2) Leftists coming around to recognizing the value of the 2nd Amendment and the necessity of private ownership of fire arms, followed by an “apology tour” of remorse for all the rhetoric?

        I mean…neither of those will happen, and #1 is the more likely one. But even if #1 is admitted, there will still be no honest debate. It will be an issue that WILL NOT resolve through compromise. Which leaves only 2 options: complete electoral domination and/or a fight.

    • Excellent speech by Freitas.

      I survived Hurricane Harvey.
      Therefore, I am an expert on climate change. /sarc

  9. I was at the Alamo this past Saturday. I was saddened because it didn’t seem quite as busy as the previous year when I visited. Of course being so close to the 6th, many visitors may have been saving their visit for the big day.

    • The other concerning thing, which I noticed last time I was there, and which seems to be getting worse, is the decay of the limestone based structure of the Alamo.

      • …decay of the limestone based structure of the Alamo.

        This was made worse by enclosing and air conditioning the interior. We will have to make radical structural upgrades to preserve this monument. it won’t be cheap, and many will be against the renovations until the structure fails.

        That said, touching the bullet holes in the walls was a defining moment in my life, when a 1st grade slickwilly made the first of many visits to the hallowed grounds. The remnants of violence and sacrifice brought home many conservative lessons over the years. The original materials hold meaning for me, and replacing them goes against the grain.

  10. DaveL

    Regarding #4, this attitude is an absolute plague on public discourse, not just on gun control, but on everything from vaccination to sexual assault. No, being a victim does not make you an expert. Expertise is hard-earned through years of disciplined mental effort, not forced on you in an afternoon by a tragic twist of fate. It wasn’t the poor Londoners pouring their guts out from cholera who figured out to remove the Broad Street pump handle, it was a physician mapping cases and investigating new hypotheses. The survivors of Hiroshima emerged from their burning city with no greater insight into the construction of atomic weapons than when they went to bed the night before – Einstein himself never stood in the path of a nuclear blast.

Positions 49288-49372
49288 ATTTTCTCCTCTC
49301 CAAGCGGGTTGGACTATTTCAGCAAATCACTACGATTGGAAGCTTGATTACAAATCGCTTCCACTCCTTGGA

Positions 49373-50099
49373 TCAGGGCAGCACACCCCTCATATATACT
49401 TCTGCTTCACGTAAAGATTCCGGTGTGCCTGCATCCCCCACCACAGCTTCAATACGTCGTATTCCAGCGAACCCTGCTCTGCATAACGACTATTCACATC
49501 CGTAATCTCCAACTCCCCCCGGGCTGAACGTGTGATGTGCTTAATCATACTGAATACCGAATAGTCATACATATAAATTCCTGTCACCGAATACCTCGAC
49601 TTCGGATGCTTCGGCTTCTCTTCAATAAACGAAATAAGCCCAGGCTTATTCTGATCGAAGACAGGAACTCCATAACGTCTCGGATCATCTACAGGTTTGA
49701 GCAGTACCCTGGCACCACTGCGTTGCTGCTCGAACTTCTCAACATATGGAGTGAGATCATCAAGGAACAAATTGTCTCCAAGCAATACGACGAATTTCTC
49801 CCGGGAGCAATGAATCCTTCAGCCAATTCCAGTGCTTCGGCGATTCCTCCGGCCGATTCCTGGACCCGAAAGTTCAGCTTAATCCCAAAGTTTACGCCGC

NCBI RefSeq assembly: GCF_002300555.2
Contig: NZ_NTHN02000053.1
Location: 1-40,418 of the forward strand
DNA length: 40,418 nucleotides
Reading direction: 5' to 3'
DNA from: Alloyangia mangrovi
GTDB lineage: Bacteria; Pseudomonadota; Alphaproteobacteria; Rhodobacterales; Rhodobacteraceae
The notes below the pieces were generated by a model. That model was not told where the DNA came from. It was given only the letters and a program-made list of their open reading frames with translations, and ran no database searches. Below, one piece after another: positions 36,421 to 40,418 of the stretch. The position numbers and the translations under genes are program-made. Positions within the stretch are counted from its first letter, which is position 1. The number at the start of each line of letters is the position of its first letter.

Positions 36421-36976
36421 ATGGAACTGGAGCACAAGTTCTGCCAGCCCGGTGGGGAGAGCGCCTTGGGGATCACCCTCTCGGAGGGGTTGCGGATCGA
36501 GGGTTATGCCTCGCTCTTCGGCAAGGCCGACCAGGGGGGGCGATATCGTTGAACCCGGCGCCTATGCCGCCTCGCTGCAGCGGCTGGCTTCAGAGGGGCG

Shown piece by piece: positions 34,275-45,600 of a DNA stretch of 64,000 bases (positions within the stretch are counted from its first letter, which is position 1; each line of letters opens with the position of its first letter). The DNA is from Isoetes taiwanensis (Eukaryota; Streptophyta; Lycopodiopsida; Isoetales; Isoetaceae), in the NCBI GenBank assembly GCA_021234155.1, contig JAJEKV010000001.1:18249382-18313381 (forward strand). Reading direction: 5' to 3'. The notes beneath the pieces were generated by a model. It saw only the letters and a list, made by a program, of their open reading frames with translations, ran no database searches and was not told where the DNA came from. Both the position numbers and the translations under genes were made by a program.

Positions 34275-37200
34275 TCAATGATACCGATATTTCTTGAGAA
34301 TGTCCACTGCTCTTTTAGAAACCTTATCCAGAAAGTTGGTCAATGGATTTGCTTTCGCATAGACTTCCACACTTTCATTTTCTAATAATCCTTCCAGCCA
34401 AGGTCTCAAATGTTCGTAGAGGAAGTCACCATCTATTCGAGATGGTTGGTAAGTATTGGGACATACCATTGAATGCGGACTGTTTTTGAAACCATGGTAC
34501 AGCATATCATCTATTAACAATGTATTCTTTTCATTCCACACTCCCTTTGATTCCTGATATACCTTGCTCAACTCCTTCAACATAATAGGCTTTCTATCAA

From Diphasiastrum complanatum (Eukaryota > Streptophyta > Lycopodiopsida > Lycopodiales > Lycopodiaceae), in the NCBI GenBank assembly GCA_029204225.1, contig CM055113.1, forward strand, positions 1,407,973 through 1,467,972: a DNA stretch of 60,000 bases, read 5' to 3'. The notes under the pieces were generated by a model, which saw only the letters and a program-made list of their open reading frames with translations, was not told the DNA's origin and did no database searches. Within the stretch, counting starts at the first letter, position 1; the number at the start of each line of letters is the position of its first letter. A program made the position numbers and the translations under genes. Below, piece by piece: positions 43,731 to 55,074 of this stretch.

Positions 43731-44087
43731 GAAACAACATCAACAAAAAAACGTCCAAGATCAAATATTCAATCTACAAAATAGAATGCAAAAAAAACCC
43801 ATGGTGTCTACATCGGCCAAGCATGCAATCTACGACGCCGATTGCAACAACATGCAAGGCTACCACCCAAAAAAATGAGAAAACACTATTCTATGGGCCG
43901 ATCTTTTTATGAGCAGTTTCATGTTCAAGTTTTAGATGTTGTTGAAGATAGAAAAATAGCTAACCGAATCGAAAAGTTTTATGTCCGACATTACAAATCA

11. “Most were Anglo, but there were a handful of native Tejano defenders as well.”

    And even more important division amongst the Anglos – a every large contingent been in Texas since the invitation nearly a decade prior by the Mexican government and saw themselves as fighting for the Federalist Constitution of 1824 as part of the larger Mexican Civil War between the Centralists and the Federalists. The other contingent were fighting for some level of independence or greater autonomy within the Mexican structure –very few in the Alamo likely had any notion of acting with any vision even remotely pointing towards union with the United States.

  12. Paul W. Schlecht

    4- Hogg, Kasky, Gonzalez, et al, have been seduced by the attention which they’ve convinced themselves they’re handling with aplomb; a dangerous combination.

    Thing is, an immature ego is easily played because the stroke job/massage bypasses cognition; they think it’s about them. Heck, they’re all Id, and they don’t know it.

    Wait for a defining Cindy Sheehanesque ”America out of Iraq, Israel out of Palestine” moment to pop.

    Wonder how they’ll handle it when the big, bad, real world moves on to the Next Big Thing?

    I don’t.

  13. Other Bill

    5. Let’s not conflate public employees unions with labor unions in general. Public employees do not need unions. They’re pampered. They’re government employees. Employed by elected officials who take care of other public employees because, they’re all on a grave train with biscuit wheels. I think public employees unions should be illegal. They are a guarantor of public corruption to the extreme detriment of the taxpayers.